United States District Court, W.D. Kentucky, Paducah Division
MEMORANDUM OPINION AND ORDER
N. Stivers, United States District Judge.
matter comes before the Court on Defendant's Motion to
Strike Plaintiffs' Jury Demand (DN 48), Defendant's
Motion for Summary Judgment (DN 68), and Defendant's
Motion to Exclude Plaintiffs' Expert Witness (DN 83). For
the following reasons, Defendant's Motion for Summary
Judgment is GRANTED, and Defendant's
Motion to Strike Plaintiffs' Jury Demand and
Defendant's Motion to Exclude Plaintiffs' Expert
Witness are DENIED AS MOOT.
2003 and 2010, a series of eleven commercial loans totaling
$11 million were made by Defendant Branch Banking & Trust
Company (“BB&T”) to Plaintiffs KSA
Enterprises, Inc. (“KSA”), and Pain Management
Resources, P.S.C. (“PMR”) (collectively
“Plaintiffs”). (Def.'s Mot. Summ. J. Exs.
4-14, DN 68-5 to 68-15). Dr. Laxmaiah Manchikanti
(“Manchikanti”), Plaintiffs' principal,
entered into the loan agreements on Plaintiffs' behalf.
(Def.'s Mot. Summ. J. Exs. 4-14). Manchikanti and Steve
Hawkins (“Hawkins”), an accountant for
Plaintiffs, served as points of contact with BB&T on all
matters associated with the lending relationship.
(Manchikanti Dep. 37:22-38:14, Aug. 24, 2016, DN 68-3).
During the relevant period, Randle Hendon
(“Hendon”), a loan officer at BB&T's
Paducah branch, served as Plaintiffs' main contact at
BB&T. (Hendon Dep. 33:5-35:13, Aug. 23, 2016, DN 68-16;
Thomas Dep. 16:15-17:3, Oct. 27, 2016, DN 64).
2010, Manchikanti asked Hendon to look into options for
reducing Plaintiffs' interest rates by refinancing or
consolidating Plaintiffs' loans. (Manchikanti Dep.
64:12-15, 67:12-21, 74:13-16; Hawkins Dep. 77:18-22, Aug. 24,
2016, DN 68-15). At some pointed during 2010, Hendon offered
Plaintiffs a potential refinancing option for lowering their
interest rates. (Manchikanti Dep. 68:4-25). Hendon spoke with
a senior credit officer about the refinance request and the
pair ran “through some of the numbers on what [they]
thought [they] might be able to do.” (Hendon Dep.
40:24-42:8). A proposal was developed that included a lower
interest rates for Plaintiffs, if they were willing to pay
some amount equal to roughly half of the interest that would
accrue in the following year. (Manchikanti Dep. 65:22-66:6;
Hawkins Dep. 83:20-84:22). Manchikanti rejected the proposal.
(Manchikanti Dep. 68:14-18; Hawkins Dep. 85:8-17; Hendon Dep.
Manchikanti again inquired into whether BB&T would
consolidate or refinance his loans and on February 1, 2011,
Hendon responded indicating that he thought BB&T
“[would] be able to do something.” (Def.'s
Mot. Summ. J. Ex. 17, at 1, DN 68-18 [hereinafter Emails]).
Hendon stated that he would prepare a package to enable a
regional loan administrator to review the refinance request.
(Emails 1). In a series of e-mails throughout February and
March 2011, Hendon told Plaintiffs that the refinance request
was being prepared for review by BB&T. (Emails 1-5). On
February 14, 2011, Hendon told Hawkins he would be the first
to know when additional information was received about
“what [it would] take” to come up with other
potential refinancing options. (Emails 2). In a follow-up
email later that month, Hendon apologized for the delay and
explained that, because of the size of Plaintiffs' loans,
additional information and more thorough analysis was needed.
March 14, 2011, BB&T completed an internal “Loan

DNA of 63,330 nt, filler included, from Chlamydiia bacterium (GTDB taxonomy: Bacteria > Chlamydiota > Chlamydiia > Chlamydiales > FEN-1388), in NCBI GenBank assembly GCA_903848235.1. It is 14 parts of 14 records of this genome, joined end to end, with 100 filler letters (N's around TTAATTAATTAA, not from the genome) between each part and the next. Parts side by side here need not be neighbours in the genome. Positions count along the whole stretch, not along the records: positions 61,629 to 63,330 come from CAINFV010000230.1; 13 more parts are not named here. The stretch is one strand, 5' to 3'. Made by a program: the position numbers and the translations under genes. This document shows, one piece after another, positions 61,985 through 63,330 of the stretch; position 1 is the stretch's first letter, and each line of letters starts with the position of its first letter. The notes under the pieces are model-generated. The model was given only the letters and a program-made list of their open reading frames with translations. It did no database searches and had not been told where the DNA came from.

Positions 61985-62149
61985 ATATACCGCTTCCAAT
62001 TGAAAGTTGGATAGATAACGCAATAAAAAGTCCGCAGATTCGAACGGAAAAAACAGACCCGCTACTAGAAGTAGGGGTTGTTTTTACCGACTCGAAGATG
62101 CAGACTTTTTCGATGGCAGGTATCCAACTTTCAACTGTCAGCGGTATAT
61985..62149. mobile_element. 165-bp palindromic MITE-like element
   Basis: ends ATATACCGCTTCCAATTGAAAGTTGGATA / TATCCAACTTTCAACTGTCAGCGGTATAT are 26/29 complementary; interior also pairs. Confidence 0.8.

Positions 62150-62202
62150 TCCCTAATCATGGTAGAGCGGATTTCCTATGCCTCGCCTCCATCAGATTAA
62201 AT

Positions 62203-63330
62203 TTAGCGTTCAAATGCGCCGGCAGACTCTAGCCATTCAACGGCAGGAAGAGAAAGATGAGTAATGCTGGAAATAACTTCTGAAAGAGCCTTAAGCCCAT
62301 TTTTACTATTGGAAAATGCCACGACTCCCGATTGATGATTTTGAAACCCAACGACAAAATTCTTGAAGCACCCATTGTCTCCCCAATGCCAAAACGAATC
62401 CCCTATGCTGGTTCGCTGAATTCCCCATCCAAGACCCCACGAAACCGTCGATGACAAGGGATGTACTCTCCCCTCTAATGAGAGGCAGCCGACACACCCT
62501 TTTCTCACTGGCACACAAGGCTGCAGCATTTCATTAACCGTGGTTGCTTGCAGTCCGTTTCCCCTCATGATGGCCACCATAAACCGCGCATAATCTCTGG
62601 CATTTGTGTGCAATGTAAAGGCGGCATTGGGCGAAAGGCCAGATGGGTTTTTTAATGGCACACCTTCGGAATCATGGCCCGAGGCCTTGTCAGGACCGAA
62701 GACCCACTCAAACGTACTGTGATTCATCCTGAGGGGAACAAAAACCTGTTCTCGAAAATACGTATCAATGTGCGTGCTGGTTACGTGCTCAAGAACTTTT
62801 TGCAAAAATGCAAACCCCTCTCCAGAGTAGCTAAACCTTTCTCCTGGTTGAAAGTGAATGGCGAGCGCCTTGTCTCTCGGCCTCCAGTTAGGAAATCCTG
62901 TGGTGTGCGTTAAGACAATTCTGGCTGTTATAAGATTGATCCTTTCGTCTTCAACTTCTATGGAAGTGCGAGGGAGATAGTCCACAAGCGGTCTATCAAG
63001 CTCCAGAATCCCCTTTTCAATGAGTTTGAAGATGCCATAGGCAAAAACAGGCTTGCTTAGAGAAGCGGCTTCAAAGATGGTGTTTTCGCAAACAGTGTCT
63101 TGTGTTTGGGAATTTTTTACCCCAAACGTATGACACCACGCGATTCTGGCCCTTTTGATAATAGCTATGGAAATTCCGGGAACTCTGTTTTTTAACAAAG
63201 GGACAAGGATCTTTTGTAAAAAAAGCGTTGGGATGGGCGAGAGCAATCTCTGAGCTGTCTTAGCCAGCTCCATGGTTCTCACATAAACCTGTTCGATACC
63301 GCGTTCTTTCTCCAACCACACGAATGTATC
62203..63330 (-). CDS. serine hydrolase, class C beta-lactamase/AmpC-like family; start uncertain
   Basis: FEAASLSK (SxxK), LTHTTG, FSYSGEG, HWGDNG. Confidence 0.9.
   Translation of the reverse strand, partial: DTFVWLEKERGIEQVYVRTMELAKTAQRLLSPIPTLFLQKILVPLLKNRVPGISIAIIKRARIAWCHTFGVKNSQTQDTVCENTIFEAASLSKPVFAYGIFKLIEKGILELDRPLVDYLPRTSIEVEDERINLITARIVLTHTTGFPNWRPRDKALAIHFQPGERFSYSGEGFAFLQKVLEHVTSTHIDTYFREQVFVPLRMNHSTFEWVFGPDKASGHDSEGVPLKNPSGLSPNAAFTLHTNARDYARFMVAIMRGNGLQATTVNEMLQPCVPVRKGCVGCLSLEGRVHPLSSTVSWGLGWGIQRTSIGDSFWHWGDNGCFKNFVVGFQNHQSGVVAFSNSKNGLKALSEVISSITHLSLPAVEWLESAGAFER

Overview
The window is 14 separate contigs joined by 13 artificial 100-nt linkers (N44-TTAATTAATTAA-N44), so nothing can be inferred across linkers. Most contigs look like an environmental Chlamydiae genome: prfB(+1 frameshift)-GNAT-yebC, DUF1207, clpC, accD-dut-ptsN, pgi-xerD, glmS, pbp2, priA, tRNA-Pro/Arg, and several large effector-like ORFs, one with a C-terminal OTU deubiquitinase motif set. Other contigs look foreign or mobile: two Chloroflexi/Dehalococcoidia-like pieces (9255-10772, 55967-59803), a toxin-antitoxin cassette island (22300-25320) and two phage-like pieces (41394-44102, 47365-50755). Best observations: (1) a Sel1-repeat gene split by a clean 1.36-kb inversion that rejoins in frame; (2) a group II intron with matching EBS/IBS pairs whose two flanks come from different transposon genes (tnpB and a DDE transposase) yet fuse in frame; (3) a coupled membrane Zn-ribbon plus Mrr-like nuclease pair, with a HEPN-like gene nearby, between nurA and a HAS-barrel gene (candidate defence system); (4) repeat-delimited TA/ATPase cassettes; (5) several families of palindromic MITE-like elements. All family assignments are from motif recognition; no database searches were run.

Review Summary” assessing the status of Plaintiffs'
loans and the parties' overall lending relationship.
(Def.'s Mot. Summ. J. Ex. 1, DN 68-2 [hereinafter Loan
Review Summary]). As part of the Loan Review Summary,
BB&T prepared a “Global Financial Analysis”
assessing the overall financial status and performance of
Plaintiffs' and Manchikanti's various other
companies, as well as that of Manchikanti and his wife,
individually. (Loan Review Summary 6-7). In the Global
Financial Analysis, BB&T expressed concern about
Plaintiffs' financial status because of identified
weaknesses in Manchikanti's businesses. (Loan Review
Summary 6-7). As a result of these concerns, the Loan Review
Summary recommended a downgrade of Plaintiffs' lending
relationship to a “risk grade 7.” (Loan Review
one or more loans has a “total business exposure”
of over $1 million and receives a risk grade of 7 or higher,
it is classified internally as a “problem loan”
and placed on a watch list. (Thomas Dep. 56:5-7; Thomas Decl.
4-5, DN 65). Under the terms of BB&T's Problem Loan
Management Policy, “[d]ue to the high level of risk,
[BB&T's] exposure strategy for Watch List clients
[was] either “decrease” or “out.”
(Def.'s Mot. Summ. J. Ex. 20, at 5, DN 67). Still, Mark
Thomas, BB&T's Rule 30(b)(6) deponent, testified that
a classification as a problem loan did not foreclose the
possibility that BB&T would refinance Plaintiffs'
existing loans. (Thomas Dep. 90:22-93:16, 95:14-96:4;
Def.'s Mot. Summ. J. Ex. 18, ¶¶ 6-8, DN 68-19).
According to Thomas, if BB&T determines that a refinance
is appropriate in view of the attendant risk and exposure it
can do so even if a loan has been classified as a problem or
watch list loan. (Thomas Dep. 92:2-4, 93:8-94:22; Thomas
Decl. ¶¶ 6-8). Further, BB&T's policies
contemplate the idea of modifying a risk grade 7 loan, as the
policy requires “co-approval by the appropriate Credit
Officer, Loan Administrator and/or Special Assets
Officer” to modify loans in this category. (Def.'s
Mot. Summ. J. Ex. 19, at 9-10, DN 66).
the Loan Review Summary was released BB&T's credit
officer, Warren Takacs (“Takacs”), notified
Hendon that he had completed his review of Plaintiffs'
relationship package. (Pls.' Resp. Def.'s Mot. Summ.
J. Ex. 1, at 8, DN 75). Takacs sent comments which he
directed Hendon to use during conversations with Plaintiffs
prior to the Problem Loan Administration Asset Manager's
involvement. (Pls.' Resp. Def.'s Mot. Summ. J. Ex. 1,
at 8). Takacs stated “[i]t's not the most enjoyable
part of our roles to see a client's financial stress